Pippa's story

Pippa, who grew up in Victoria in the 1960s, was sexually abused from the age of eight by her father. He was a hard drinker who was physically violent as well. She’s pretty sure her mum knew about the sexual abuse but chose not to deal with it because it was just too hard.

‘He’s your father,’ her mum said to Pippa after she tried to tell her. ‘He wouldn’t do anything wrong.’ She also discouraged Pippa from ringing the police about her dad’s physical violence because it would just make him worse. ‘I was asking just about every family member who came to visit, “Can I come and live at your place?”’

Pippa shoplifted some cheap slippers when she was 12. From this one episode, police concluded that she was now likely to ‘lapse into a life of crime’. So Pippa was made a ward of the state – a decision that may have been influenced by her mother telling police she was ‘at her wits’ end’ with Pippa.

Pippa’s file states that she is a proven liar, because her mother also told the police ‘if she talks about incest, don’t believe her’.

So from the age of 12 to nearly 18, Pippa had to live in different children’s homes, some of them maximum security centres, ‘for something that never happened’. Pippa is angry that for years her father continued to sexually abuse her when she was sent home for holidays and weekends. But no one in any of the homes she lived in, or any of her social workers, ever picked up on it.

‘They should have either ensured that it stopped or that the right people knew about it or that I didn’t go back. But that didn’t happen.’

Did she disclose to welfare workers?

‘I tried to build up to it … So I was talking about the domestic violence … They couldn’t deal with that so I didn’t feel that they could handle anything even worse than that.’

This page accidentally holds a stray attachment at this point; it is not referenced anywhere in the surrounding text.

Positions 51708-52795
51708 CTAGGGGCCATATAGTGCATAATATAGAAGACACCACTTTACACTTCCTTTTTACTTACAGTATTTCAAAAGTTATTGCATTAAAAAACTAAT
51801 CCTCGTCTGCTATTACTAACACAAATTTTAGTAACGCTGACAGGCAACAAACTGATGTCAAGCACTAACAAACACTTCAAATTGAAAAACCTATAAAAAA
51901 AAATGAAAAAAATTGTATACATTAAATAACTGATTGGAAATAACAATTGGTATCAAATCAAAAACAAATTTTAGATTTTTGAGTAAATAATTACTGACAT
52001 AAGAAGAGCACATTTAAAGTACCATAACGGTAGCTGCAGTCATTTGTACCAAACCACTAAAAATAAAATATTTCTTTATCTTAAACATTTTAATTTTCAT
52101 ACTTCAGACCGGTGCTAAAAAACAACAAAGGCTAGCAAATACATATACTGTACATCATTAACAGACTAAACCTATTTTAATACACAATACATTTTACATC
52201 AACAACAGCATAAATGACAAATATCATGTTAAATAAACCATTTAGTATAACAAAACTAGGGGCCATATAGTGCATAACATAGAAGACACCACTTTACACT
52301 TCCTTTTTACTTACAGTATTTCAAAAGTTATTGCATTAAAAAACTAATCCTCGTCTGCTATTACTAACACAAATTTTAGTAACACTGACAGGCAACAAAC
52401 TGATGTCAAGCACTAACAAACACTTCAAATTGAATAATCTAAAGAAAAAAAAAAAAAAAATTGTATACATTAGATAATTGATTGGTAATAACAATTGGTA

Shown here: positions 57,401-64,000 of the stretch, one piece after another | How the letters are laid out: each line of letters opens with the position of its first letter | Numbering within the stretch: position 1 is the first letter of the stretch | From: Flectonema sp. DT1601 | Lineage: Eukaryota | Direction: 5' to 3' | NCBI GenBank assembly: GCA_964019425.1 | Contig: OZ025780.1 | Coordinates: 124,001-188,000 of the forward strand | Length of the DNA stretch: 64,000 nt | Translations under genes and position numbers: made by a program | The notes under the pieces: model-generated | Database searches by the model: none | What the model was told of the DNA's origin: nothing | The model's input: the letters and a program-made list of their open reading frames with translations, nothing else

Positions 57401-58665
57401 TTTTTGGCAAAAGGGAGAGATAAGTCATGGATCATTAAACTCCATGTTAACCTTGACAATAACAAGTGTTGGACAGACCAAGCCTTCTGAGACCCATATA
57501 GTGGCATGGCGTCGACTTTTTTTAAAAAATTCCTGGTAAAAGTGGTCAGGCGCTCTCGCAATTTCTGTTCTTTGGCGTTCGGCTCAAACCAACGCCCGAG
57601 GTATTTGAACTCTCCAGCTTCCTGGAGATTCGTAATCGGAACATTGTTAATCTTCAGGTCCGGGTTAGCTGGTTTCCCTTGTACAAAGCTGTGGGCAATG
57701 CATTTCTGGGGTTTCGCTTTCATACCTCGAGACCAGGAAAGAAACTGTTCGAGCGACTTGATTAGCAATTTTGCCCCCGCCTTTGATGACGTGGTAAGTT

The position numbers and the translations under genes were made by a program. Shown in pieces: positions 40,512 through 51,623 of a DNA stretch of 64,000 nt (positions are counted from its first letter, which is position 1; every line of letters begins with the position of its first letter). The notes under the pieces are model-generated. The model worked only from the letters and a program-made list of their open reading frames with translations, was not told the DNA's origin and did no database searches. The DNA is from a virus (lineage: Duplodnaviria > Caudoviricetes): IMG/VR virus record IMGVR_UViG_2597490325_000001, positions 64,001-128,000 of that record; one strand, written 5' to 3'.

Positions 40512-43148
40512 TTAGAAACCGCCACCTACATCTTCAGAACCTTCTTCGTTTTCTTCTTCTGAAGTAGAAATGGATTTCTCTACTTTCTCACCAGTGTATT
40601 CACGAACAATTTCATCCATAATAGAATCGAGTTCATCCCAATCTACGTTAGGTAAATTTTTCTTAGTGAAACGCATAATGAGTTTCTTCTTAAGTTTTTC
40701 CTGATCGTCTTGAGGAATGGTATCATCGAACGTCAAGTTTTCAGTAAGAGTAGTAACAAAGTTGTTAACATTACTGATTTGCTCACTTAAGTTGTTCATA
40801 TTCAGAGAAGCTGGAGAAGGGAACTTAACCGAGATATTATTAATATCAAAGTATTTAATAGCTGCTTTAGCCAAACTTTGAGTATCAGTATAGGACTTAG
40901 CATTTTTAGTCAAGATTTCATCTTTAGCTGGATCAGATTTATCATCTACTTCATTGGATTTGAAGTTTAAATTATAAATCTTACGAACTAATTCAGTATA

Fortunately, Pippa wasn’t abused in any of the homes. She defended herself pretty well. ‘I would take so much and then I’d lash out.’

Her father’s sexual abuse stopped when he realised she had started menstruating. ‘Or maybe I was suddenly too old for him, I don’t know.’

While Pippa was only nine and still living at home, she went to a holiday activities program run by a local high school. She was raped multiple times by the school cleaner, who had befriended some of the kids. Pippa remembers telling the police that what the cleaner did to her was no different to what her father did. Pippa had a physical examination and after it the police said there was not enough evidence for them to do anything.

When Pippa was just shy of 18, her social worker retired. The department decided there was no need to get her another one, because she’d be leaving care soon anyway. ‘Yet again I was abandoned by my parent.’ She kept going back home because she had nowhere else to go, but it was never any better than before.

Pippa and her mother have been getting on better since she gave up expecting her mother to acknowledge her father’s sexual abuse but Pippa said that as a result of her experiences she loses trust in people very easily. She’s also never been able to work consistently due to a lack of education while she was in care. She’s been diagnosed with post-traumatic stress disorder and is on medication for depression and anxiety.

Pippa is now recovering from major surgery, which has helped relieve her depression. She is determined that this year will be the year she starts to get herself a proper education.

Her counsellor told the Commissioner that Pippa’s been working hard to improve her wellbeing. She read something that Pippa had written in her notes. ‘Once made a ward, I should have been safe and not sent back to abuse.’

So what did Pippa recommend to the Commission? ‘If kids come in and they’re frightened, somebody should actually take some time, however long it takes, to talk with them and see if they have something to say. Especially if there’s one parent there saying “Don’t listen, this person’s a liar”.’

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